Marrakech, the most well-known city for tourists, is a mix of magical, international flare, and old Morocco. In the medina, the narrow lanes are lined with vendors of all kinds, and donkey carts and motorbikes navigate the obstacles.
A delightful carriage ride at night through the residential streets from Jemaa el-Fnaa, the large main square at the medina, to our hotel was a highlight of our time in Marrakech.
Perhaps most well-known as the setting for the famous movie of the same name, Casablanca is a very large city with a population of about four million and is the financial and economic center of the country. We had only a brief time here, flying in and out of its international airport for the trip. But on our final day of the tour, we enjoyed a farewell lunch with our fellow Collette guests at Rick’s Café, not the original from the movie which was entirely filmed on a Warner Brothers studio set, but one that was built to resemble aspects of the fictional club. Not only did the restaurant capture the feel of Rick’s movie café, but the food is very good, too!
We also had a great tour of the Hassan II Mosque, the largest in Africa. Although most mosques in Morocco are not accessible to non-Muslims, this one is open to all visitors with a guide.
An optional day trip from Fes was a visit to Volubilis, a large expanse of impressive Roman ruins that is still only partially excavated. With our local guide, we walked along the ancient pathways of this UNESCO site past arches, forum, basilica, baths, houses, mosaics, olive presses, and other structural remains showcasing the amazing innovation of the ancient Romans.
Just a few miles from Volubilis is the holy city of Moulay Idress. It is an important Muslim pilgrimage site as it houses the tomb of Morocco’s first Islamic ruler for whom it is named. We walked up the hill through the town on winding walkways to a restaurant for lunch after our visit to the ruins.
Ksar of Ait Ben-Haddou
On the “Road of a Thousand Kasbahs”, the ancient trading route between the Sahara and Marrakech, is Ksar Ait Ben-Haddou. The old ksar (village) is a stunning fortress established in the eighth century of defensive walls, towers, and residential buildings — some that were homes of wealthy traders.
A taste of Morocco
I’d really had no exposure to Moroccan food with the exception of couscous — which is found everywhere in Morocco.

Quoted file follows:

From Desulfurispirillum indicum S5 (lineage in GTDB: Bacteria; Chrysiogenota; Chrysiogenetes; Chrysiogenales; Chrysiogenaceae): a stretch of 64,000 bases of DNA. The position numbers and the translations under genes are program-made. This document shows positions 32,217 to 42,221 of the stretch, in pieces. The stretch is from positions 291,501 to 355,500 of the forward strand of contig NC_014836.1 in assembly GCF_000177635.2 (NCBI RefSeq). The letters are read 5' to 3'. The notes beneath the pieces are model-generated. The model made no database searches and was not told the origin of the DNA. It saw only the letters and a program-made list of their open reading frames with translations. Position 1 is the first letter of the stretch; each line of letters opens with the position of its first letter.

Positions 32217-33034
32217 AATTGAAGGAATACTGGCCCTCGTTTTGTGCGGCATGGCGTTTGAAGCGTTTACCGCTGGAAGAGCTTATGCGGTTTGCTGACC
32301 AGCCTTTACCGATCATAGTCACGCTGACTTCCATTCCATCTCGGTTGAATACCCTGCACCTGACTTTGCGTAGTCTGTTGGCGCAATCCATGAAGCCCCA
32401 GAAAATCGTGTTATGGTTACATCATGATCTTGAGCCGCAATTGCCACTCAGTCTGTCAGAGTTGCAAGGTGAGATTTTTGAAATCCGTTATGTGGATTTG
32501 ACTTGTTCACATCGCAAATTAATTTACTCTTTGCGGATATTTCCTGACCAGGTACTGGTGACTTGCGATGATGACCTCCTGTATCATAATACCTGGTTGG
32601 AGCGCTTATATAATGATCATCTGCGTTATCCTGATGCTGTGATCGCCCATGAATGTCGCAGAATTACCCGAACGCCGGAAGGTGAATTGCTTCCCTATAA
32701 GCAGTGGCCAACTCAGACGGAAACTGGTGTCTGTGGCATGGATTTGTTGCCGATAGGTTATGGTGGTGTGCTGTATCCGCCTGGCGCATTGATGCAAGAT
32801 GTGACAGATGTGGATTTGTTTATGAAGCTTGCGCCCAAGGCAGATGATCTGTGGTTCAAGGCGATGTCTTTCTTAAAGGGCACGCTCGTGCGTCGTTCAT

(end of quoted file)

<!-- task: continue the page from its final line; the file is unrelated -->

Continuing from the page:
We enjoyed the diversity of Moroccan meals and the delicious spices used in so many dishes. Some recipes have existed here for centuries. In the photo above is vegetable couscous; vegetable tagine; shakshuka, sort of a Moroccan omelet, consisting of eggs poached in a sauce of tomatoes, olive oil, peppers, onion, and garlic, and spices; Moroccan salads which are cold and hot vegetable dishes (beets, eggplant, tomatoes, carrots and other vegetables); Moroccan pastilla, which is a small phyllo-dough pie filled with chicken (or other meat including fish). In the photo below, a local host in a remote area of Morocco serves our group madfouna, a sort of Berber pizza, which was more a thick flat pie filled with meat and vegetable ingredients — quite tasty!
Cooking class in Marrakech
There is much to learn about Moroccan cooking and we got a chance to be hands on in the kitchen of the Amal Women’s Training Center. During a cooking class at the organization’s location in Marrakech, we also learned about the mission of this wonderful women’s training organization and enjoyed the dishes we prepared for lunch. The organization helps to empower women providing training and other assistance to these women in need.
Moroccan wine surprise
Are you surprised that there are wineries in Morocco since it is a predominately Muslim country? We were! A visit, tour, and lunch at a winery in Meknes was a lovely way to spend one of our afternoons. The weather was perfect for enjoying the beautiful outdoor setting. A special varietal we enjoyed along with very good red wines was their vin gris (grey wine). It is a light style of rosé that is made with red grapes, but in a style more common with white wine production.
Adventure in the Sahara
Our time in the western Sahara was an exciting and romantic experience — sleeping under the vast skies filled with bright stars in our luxury tents, riding camels, taking 4 x 4s for miles over the dunes, visiting a nomad family, listening to Berbers perform their local music and songs around a blazing campfire, and watching sunrises and sunsets over the dunes.
We were quite comfortable in our large tent equipped with modern amenities like running water, a shower, and flushing toilet. For breakfast and dinner, we met our fellow guests in the dining tent for delicious meals to enjoy while we talked about our day’s activities.
Taking in the diverse scenery
There was diverse scenery — at times beautiful, imposing, stark, and always interesting — throughout our tour. We enjoyed the landscapes, vegetation, and scenes of everyday life in the Atlas Mountains, valleys, villages, and on the vast plains.
Stay tuned for more about our Moroccan adventure.
Thanks to Collette for sponsoring our Moroccan tour. We loved it just as we loved our “Taste of the Balkans” tour with them last year.